Monday, December 4, 2017

Librarian Post - Family Feud at the Library

Recently I hosted a very successful Family Feud program that was popular with both teens and adults.

I have to warn you guys, the program takes a lot of work to put together, but if you do it right, it is definitely something that will appeal to a wide audience.

The first thing I did was decided that all of my questions were going to be library related. But I also did a second round of surveys with a music theme, so I can use them for Summer Reading.
For the library themed game, I asked things like "how many hours a week do you spend reading" and "how many books do you normally check out at one time." Then I put these questions into a Survey Monkey survey in order to solicit respondents. (Keep in mind, Survey Monkey's free platform allows you to create surveys of up to 10 questions each. I ended up with 16 questions so I created 2 surveys to avoid paying). I then posted survey links on my personal Facebook, as well as on a few groups I am a member of, and e-mailed them out to my coworkers.

I got my 100 respondents shockingly fast, so make sure you keep an eye on the numbers and close the survey as soon as you get 100 responses. It's going to be hard enough to cull through all the answers with just those 100 trust me.

Also worth noting, the free version of Survey Monkey caps your surveys at 100 responses, which is actually perfect.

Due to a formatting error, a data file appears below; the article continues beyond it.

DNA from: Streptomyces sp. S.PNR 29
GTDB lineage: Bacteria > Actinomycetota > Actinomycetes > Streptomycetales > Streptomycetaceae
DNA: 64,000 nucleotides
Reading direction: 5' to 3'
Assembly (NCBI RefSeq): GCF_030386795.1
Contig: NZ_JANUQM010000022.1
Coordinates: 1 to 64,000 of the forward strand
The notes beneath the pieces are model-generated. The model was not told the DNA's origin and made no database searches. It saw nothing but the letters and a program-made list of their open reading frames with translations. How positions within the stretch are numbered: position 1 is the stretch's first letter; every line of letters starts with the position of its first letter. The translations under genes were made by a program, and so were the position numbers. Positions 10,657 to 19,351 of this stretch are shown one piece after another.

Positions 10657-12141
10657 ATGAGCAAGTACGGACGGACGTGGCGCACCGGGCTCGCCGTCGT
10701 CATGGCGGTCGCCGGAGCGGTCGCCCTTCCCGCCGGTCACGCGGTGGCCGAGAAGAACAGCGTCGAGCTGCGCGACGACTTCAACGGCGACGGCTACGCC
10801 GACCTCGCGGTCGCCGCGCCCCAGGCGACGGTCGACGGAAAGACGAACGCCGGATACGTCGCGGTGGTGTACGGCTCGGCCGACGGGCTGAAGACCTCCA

Once I had my responses, I had to go through them, and that was a tiny little nightmare. Do this any way you think will work, but what worked best for me at the end, was, once the survey was closed, I copied and pasted ALL the answers for each question into a Word document. Then it was easy, though highly time consuming to group like answers together and see what my top answers were.

Like on the game show, I kept only the top 5-6 answers that were given and threw all others out for playing purposes. (Someone actually asked during game play why point totals were not adding up to 100 so I felt that ought to be explained on here as well). I printed out answers and number of responses and attached them to poster boards and just used construction paper taped over them to create our super low-tech "board" which worked out fabulously!

My "boards." Simple, easy to make, and easy to use during play. 

This was one of the very few times I asked for registration in advance. This was because I wanted to have an idea of which teams to pair against each other, since the game was open to ages 8 and up... it didn't feel very fair to have, say a team with a bunch of elementary school kids up against a team of adults.

I got good coverage for the event through posts on social media, the local paper and even a DJ on a local radio station who signed her family up and mentioned the program on her show.

Gameplay was just like on the show... 2 teams pitted against each other per round and one person from each team doing a face off to determine which team would play the round. Steals were allowed after 3 wrong answers, and top score after 2 rounds was considered the winning team. We were able to get through 6 rounds in about 50 minutes, and this was after throwing out one "round" which not person could give an answer to. I had a table with random prizes that the winners got to choose from, and there was enough for every person to take something home. In the end I would call this an extremely successful program! I even got a call from a player the next day telling me how much fun they had and thanking me for hosting.